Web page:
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Got a teen in your home? Got a child capable of reading at a high school level? It’s darn near impossible to keep up with what your kids read.
Over on my other site, The YA Gal, I review books as fast as I can get them. And yet…I’m still behind. Here are three books I’ve read recently that parents might want know about–even if you don’t have time to read them:
All last year I felt guilty for not having read The Fault in Our Stars by John Green. How could I call myself a YA fan and not have read such a popular book? Well, today I remedied that situation. Start to finish. Cover to cover. Quite a lot of Kleenex.
At its heart, The Fault in Our Stars is a teenage love story set against the backdrop of cancer. Hazel drags her oxygen tank everywhere she goes and Augustus has a prosthetic leg. Both are erudite, witty, and converse in a fashion that I’ve never heard teenagers sound like ever–and I’ve been around a lot of smart teens. Like, literally, I’ve never heard teens talk like that. Still, the Gilmore-Girl-esq dialogue is fun to read, although if it doesn’t come across as realistic.
If you enjoy tear-jerkers, this is a great book for you. If you’d rather not put yourself through an emotional wringer, stay away. The only thing that bothered me was Augustus and his unlit cigarette. Hopefully that doesn’t spawn a fad of cigarettes becoming cool again even if they aren’t smoked.
The Maze Runner by James Dashner is another title in the uber-popular genre of YA books about teenagers in dangerous “fight-to-the-death” games. But in this case, the main character, Thomas, is not on television…probably. He doesn’t really know the truth because his memory is wiped.
Thomas, along with the rest of the cast, are stuck in the middle of the Glade. Right next to them is the mysterious Maze with ever changing walls. Somewhere, deep in the Maze are evil Grievers which are half slug, half robots ready to attack.
Will Thomas be able to solve the Maze and lead the other kids to freedom or is he actually their worst enemy?
My nine-year-old son loves, loves, loves The Maze Runner. He read it start to finish in one day. To me as an adult it seemed predictable but fun. I wish there were more female characters but I appreciate Dasher’s brilliance in crafting a book that makes adolescent boys want to read.
The last place fifteen-year-old Jacob Lau wants to be is living with his Uncle John in the middle of nowhere. But in the wake of his mother’s disappearance, Jacob has no place else to go. The kids at Jacob’s school act like they’ve never met an Asian American before, and make mixed-race Jacob feel like a freak. His only source of comfort is Malini, a bright and beautiful transplant from India.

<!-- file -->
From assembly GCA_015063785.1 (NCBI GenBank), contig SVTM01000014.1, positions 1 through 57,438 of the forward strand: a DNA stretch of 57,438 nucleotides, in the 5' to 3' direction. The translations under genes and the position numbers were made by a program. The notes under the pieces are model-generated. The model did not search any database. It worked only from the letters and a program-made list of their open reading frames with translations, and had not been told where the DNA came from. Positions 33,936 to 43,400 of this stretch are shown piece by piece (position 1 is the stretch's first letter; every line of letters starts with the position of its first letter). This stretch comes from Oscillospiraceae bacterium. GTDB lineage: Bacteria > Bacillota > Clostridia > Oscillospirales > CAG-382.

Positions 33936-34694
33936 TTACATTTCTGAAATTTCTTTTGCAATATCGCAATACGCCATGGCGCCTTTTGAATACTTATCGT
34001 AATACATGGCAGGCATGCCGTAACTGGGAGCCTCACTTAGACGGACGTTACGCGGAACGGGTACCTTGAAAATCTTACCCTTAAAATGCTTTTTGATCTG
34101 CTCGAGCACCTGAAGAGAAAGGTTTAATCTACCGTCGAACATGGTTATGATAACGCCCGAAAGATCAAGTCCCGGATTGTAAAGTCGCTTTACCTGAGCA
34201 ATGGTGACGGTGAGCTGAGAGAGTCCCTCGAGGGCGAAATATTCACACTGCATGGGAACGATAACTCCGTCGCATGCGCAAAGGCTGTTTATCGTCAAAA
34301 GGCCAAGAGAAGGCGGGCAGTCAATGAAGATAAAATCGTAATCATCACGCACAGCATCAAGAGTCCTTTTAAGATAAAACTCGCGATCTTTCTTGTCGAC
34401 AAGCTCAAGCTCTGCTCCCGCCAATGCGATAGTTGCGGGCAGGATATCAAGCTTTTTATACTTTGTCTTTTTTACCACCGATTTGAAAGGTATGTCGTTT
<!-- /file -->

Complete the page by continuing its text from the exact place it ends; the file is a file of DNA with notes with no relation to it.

Meanwhile, Jacob is seriously spooked by Dr. Silvia, the ghostly pale women who lives in the Gothic Victorian next door. When Jacob breaks one of her stained glass windows he’s forced into her servitude, scooping compost and working in the garden. Jacob can’t figure out if Dr. Silvia is a witch or a trusted mentor–which is too bad because some strange things have been happening to Jacob recently, and he needs all the help he can get to figure out what the heck is going on.
The pacing of this book is perfect. The characters suck you in right away and make you care about them. The suspense makes you want to turn pages as fast as possible. But under all of it, is a deep heart. The Soulkeepers is a book that makes you think.
I was unfamiliar with G.P. Ching until I read The Soulkeepers and since then I’ve cyber stalked her in the most friendly way. I’ve also signed up for her newsletter. I’m pretty darned convinced that Genevieve is a brilliant writer and marketer. I can see why traditionally published authors would be jealous. But this woman is also a class act. G.P. Ching is full of grace and friendly advice for writers and teens alike.
Anna is unaware that she is a Talent, capable of impressing her will upon other people and inspiring them to greatness, until a Guardian named Daniel explains her powers. As their two fates intertwine, Anna and Daniel face danger, darkness, and the irresistible draw to each other, even though Talent/Guardian relationships never work out.
At 181 pages, Muse is an enjoyable read. I found the story engaging and the characters likeable. The way McFadden alternates between Daniel and Anna POV chapters keeps the pace moving.
The author also peppers her novel with a lot of good lines. A favorite was from page 53: “I’m a very mature nineteen year old. People tell me that all the time! Of course it’s usually when they’re trying to get me to babysit their kids.”
This book is definitely a keeper, and I look forward to reading the second title in the series, TALENT.
P.S. I received a free copy of this book from the publisher in exchange for my honest opinion and review.